The Jeppo minuet

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The Jeppo minuet
Location [[Paikka::Uusikaarlepyy|Järjestelmäviesti:Akp-paikka-Uusikaarlepyy/en]], Ostrobothnia
Tags Jeppo, minuet, wedding tratidions, ceremonial dance, finnish swedish culture, violin, folk dance, folk music

Practitioners and people who know the tradition well

The Jeppo minuet being danced at the Jeppo Hembygdsfest celebration in 2010. Private photo.

Jeppo is a small district, located in the town of Nykarleby on the Ostrobothnian Plain. Here, folk music has been allowed to flourish in the farmhouses over the decades, resulting in the area becoming a true goldmine for those with a love of folk music. Jeppo is known for its rich minuet and polka tradition, both in Finland and internationally. The magical minuet can be experienced through both music and folk dance. The folk music has an old-timey character. It is fast, dynamic and rhythmic, characterised by shifts in pace, ornamentations and flourishes. The melodies are played by ear, so that the playing style can also be transferred to new spelmans.

Kaustinen Folk Music Festival has appointed five master spelmans from Jeppo, all originating from the village of Bärs, where spelmans can be found in all farms. Today, most songs are played in the style of Master Spelman (1971) Viktor Andersson (1901–1974). He was a wedding spelman in the early 20th century and a major personality in the spelman world. Viktor had a fiery style, and put his own stamp on the songs for generations of spelmans to come. Many of the melodies remain intact and known today thanks to Viktor. His son, Elis Andersson (b. 1926), was appointed master spelman in 1989. Elis led the spelman organisation Jeppo Bygdespelmän r.f. from its foundation in 1972. Lars Engstrand (b. 1942) played from a young age with Viktor, Elis and his father Bertel, and was appointed master spelman in 2006. Christine Julin-Häggman (b. 1961) became master spelman in 2011. In 1994, she established the folk music group Jepokryddona. Today, there are several children’s and youth groups. Dan Lillas (b. 1942) became master spelman in 2012. His father and grandfather were also violinists, and Dan teaches Jeppo songs in his spelman club.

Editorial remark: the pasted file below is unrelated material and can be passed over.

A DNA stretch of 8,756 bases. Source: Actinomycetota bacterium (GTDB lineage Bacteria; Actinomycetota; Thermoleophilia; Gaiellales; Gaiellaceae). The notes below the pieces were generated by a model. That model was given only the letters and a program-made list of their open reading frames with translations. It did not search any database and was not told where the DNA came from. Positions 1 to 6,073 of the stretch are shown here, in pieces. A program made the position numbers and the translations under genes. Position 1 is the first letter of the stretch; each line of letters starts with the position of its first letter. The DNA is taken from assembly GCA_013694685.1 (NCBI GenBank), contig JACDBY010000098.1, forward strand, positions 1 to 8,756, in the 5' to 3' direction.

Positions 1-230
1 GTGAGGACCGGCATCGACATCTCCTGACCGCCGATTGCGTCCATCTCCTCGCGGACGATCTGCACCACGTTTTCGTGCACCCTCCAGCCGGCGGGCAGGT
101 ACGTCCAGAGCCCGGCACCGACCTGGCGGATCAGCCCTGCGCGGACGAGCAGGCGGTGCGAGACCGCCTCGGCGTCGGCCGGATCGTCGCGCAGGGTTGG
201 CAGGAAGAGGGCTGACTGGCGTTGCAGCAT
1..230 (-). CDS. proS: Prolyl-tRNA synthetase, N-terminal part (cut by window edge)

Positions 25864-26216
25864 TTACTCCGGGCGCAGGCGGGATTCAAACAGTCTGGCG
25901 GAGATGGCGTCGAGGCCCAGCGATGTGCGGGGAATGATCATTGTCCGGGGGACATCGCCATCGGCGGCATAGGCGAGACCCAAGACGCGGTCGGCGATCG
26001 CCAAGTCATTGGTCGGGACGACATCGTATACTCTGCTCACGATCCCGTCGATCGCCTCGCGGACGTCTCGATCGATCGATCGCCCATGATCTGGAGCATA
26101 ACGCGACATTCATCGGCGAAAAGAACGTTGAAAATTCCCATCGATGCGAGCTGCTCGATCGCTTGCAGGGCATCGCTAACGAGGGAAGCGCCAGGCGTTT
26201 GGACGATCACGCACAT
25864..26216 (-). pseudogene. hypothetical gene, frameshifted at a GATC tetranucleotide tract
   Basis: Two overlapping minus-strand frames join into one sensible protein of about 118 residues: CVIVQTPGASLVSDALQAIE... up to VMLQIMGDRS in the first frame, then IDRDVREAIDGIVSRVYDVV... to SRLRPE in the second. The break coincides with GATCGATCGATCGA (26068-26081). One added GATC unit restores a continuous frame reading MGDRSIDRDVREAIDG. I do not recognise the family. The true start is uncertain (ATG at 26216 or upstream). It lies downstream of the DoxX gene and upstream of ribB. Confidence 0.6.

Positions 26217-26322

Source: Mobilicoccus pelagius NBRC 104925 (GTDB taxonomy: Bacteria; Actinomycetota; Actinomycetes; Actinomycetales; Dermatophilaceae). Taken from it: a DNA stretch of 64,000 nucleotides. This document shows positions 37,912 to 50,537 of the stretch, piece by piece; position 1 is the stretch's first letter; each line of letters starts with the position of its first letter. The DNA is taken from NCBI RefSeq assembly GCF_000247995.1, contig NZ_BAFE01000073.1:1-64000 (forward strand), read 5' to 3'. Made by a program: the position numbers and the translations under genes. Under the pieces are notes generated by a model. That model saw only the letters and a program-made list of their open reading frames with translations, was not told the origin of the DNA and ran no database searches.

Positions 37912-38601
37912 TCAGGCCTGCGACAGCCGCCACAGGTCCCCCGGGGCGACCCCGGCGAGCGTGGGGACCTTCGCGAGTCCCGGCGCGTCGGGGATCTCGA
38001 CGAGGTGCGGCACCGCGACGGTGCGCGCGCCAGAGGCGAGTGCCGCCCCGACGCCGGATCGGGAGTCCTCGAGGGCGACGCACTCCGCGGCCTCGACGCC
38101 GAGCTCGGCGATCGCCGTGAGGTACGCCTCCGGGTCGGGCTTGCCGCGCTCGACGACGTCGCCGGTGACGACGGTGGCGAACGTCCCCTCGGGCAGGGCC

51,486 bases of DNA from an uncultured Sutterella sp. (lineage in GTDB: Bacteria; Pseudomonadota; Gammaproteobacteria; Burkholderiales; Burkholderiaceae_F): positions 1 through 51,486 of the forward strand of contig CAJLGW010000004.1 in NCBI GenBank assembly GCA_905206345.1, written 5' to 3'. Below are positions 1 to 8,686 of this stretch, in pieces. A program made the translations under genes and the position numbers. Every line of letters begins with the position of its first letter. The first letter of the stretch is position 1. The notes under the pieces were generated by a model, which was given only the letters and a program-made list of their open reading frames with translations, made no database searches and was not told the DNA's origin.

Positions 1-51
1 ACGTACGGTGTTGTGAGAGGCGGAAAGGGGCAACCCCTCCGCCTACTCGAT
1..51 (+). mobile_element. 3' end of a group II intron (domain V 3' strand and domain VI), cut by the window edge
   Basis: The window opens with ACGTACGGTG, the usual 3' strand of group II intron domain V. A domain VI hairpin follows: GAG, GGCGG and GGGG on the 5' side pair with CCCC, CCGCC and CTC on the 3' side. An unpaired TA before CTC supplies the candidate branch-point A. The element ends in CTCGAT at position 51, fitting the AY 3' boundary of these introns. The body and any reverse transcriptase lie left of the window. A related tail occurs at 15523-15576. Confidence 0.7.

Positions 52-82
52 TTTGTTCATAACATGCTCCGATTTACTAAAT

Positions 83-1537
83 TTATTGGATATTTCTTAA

Photo: Ann-Mari Häggman/the Society of Swedish Literature in Finland

Today, Jeppo Bygdespelmän are playing actively and attracting new members. Jepokryddona have brought music from Jeppo and the Jeppo minuet to the USA, Canada, Australia, Russia and a whole array of European countries. Younger spelman groups include Kryddona, Minikryddona and Kryddmix. Today, there are over a hundred dancers who have mastered the Jeppo minuet, including people who live in the area, spelmans, and children’s and young people’s groups. Nowadays, folk music and the minuet dance bear the hallmarks of a movement that has grown year on year – thanks to growing interest amongst children and young people in the Jeppo tradition.